How to Use Your Customer’s Voice

Knowing what makes your business different from competition will guide you on how to point out your strengths and why you are better.

Day 6: Claude Hopkins. Who’s he?

It’s time to get to know your customer. And to do this, you’re going to need to learn about Claude Hopkins.

Hopkins was a world-class advertiser who believed in customer research, and whose results spoke volumes.

In his 1923 book “Scientific Advertising”, Hopkins said:

“Human nature is perpetual. In most respects it is the same today as in the time of Caesar. So the principles of psychology are fixed and enduring.”

Let’s face it — whether you’re a caveman or a supermodel, the human mind is a fairly predictable thing. We all have desires, fears and beliefs. We need food, sleep, shelter and love to thrive. And we all want to be understood.

It’s time for you to understand your customer.

And that that means more customer research.

In the next couple of posts we’ll find out all there is to know about your ideal customer, even if you don’t know them yet.

Before we do that, let’s look at a few examples of how Mr Hopkins used research to win the hearts, minds and wallets of his audience.

Understand what your customers really want

Hopkins was tasked with the seemingly impossible job of writing ad copy for Palmolive Shaving Cream.

Why was it the impossible job? Because their shaving cream wasn’t special.

Meanwhile, most men (Palmolive’s target market) were already loyal to the brands they were using, and they didn’t have any reason to switch to a competitor.

Hopkins embraced the challenge. He buried himself in research, studying the audience’s behaviour. He found one thing in particular. Men looked for three things from a shaving cream: lots of lather, lather that lasted forever, and quick action.

He showed Palmolive his findings and set them a challenge — upgrade your product to match what your customers want.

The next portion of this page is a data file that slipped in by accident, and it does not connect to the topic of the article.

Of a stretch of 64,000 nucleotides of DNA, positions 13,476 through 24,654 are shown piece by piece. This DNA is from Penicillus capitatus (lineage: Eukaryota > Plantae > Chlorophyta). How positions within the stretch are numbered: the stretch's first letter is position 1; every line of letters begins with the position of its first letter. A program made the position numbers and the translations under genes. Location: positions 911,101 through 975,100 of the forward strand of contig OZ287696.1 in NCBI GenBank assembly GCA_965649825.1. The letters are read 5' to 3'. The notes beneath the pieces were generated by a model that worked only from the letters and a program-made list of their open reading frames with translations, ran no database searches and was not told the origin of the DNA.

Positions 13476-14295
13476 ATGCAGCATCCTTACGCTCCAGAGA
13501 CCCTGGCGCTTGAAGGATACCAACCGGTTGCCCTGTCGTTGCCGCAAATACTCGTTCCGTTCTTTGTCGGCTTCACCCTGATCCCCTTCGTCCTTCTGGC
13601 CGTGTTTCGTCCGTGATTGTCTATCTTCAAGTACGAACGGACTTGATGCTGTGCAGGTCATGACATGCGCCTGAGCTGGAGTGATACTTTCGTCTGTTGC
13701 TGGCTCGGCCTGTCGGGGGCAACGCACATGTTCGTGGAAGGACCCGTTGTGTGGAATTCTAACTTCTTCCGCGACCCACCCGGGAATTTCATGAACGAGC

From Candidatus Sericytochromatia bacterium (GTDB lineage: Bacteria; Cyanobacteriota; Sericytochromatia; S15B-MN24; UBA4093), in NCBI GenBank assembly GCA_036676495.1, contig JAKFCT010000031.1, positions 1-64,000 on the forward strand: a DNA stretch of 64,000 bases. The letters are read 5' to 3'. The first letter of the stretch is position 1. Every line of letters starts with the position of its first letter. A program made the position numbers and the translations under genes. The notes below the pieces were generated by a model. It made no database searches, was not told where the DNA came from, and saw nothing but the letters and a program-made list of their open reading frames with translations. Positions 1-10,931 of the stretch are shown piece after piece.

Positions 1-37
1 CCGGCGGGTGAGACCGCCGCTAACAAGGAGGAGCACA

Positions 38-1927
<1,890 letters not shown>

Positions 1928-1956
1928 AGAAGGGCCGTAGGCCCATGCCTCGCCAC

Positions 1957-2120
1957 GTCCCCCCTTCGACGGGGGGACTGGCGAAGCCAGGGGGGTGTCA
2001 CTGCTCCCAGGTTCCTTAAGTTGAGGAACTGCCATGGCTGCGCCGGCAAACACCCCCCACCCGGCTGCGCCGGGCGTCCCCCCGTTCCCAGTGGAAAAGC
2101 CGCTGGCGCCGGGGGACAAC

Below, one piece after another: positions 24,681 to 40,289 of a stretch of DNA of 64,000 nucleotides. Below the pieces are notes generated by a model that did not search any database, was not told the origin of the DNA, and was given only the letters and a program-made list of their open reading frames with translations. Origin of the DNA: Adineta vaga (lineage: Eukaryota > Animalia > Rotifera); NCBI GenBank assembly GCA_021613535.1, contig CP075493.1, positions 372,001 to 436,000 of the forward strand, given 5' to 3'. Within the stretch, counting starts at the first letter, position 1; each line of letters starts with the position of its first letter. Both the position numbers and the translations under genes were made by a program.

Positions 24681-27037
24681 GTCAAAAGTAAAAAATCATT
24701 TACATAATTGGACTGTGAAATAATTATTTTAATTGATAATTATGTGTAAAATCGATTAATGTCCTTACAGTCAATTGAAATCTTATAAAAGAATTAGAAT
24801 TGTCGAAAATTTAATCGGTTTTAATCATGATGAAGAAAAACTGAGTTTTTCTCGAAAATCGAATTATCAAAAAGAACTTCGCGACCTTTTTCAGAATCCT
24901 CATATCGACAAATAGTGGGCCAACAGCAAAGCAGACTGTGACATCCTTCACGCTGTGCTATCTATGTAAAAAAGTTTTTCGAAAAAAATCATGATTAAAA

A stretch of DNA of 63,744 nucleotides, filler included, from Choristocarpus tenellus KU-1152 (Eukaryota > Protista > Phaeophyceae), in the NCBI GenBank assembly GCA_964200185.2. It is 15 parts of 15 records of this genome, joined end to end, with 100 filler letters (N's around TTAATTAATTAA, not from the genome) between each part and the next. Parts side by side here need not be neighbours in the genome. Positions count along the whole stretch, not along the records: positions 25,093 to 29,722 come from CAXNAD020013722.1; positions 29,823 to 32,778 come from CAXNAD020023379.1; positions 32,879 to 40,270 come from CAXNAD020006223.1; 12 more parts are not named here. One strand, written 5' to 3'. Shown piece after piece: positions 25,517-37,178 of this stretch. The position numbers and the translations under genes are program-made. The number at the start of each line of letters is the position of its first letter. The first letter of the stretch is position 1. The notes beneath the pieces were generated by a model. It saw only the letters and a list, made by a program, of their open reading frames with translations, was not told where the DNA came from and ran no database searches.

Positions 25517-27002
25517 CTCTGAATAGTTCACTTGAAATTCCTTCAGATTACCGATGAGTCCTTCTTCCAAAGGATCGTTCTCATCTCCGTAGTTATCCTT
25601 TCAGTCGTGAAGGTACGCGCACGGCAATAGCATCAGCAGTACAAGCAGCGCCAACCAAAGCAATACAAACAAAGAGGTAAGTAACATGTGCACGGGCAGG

The campaign was a barnstorming success. Hopkins understood that user’s needs preceded the product, so he ensured Palmolive shaving cream offered what men were looking for.

Learn who your competition is — and obliterate them

When asked to sell Van Camp’s factory-baked Pork and Beans, Hopkins faced a different challenge.

Again the product didn’t seem to have an apparent advantage. Even worse, Hopkins found, just 4% of house-wives (the target market) were using factory-baked pork and beans. That means 96% of the house-wife market was seemingly untouchable.

Not for Hopkins.

His research showed him one thing above all else — cooking beans at home was inconvenient.

So he made things really simple. He wrote ads about the benefits of factory-baked beans. Portion sizes, ease of use, lack of effort required to cook ’em — you name it.

The campaign was another major success for two main reasons: the first was that the benefits Hopkins identified were real and added value to consumers.

The second was that his ad was the polar opposite of the competitions’ own advertisements, which were all variations of the tried and tested “We’re number 1. We’re the best. Buy this. You’ll love it” nonsense.

He used a simple comparison ad to point out the winner (Van Camp):

And he destroyed the competition. Good job, Claude.

Find the best way to sell a new product

This campaign was another partnership between Hopkins and Palmolive. This time, it was to sell a new women’s toilet soap.

Once again, Hopkins turned to research to find his golden copy. And this time, he focused on what other ads were saying.

It was pretty clear that the market was preying on women’s fears to make sales. Women were being forced to focus on their imperfections, wrinkles and lack of self-confidence. Hopkins rightly concluded this was a horrible way to treat consumers.

So he turned the ads on their heads and started with a basic premise: make women feel beautiful again.

Claude Hopkins was a pioneer, but his methods were incredibly simple. If you spent some time trying to be a bit more like him, you’d be well on the way to selling your product perfectly. Which brings us onto your homework.

Your homework

Today’s homework is about self-reflection.

Open your business’ homepage and a new Google Doc, and answer these questions:

  1. On a scale of 1-10, how customer-research based is my headline?
  2. Has my business adequately researched my target market’s main pain point/motivation? If not, why not?
  3. What question could I ask my target market to better understand their needs?
  4. How might I improve my homepage based on customer research?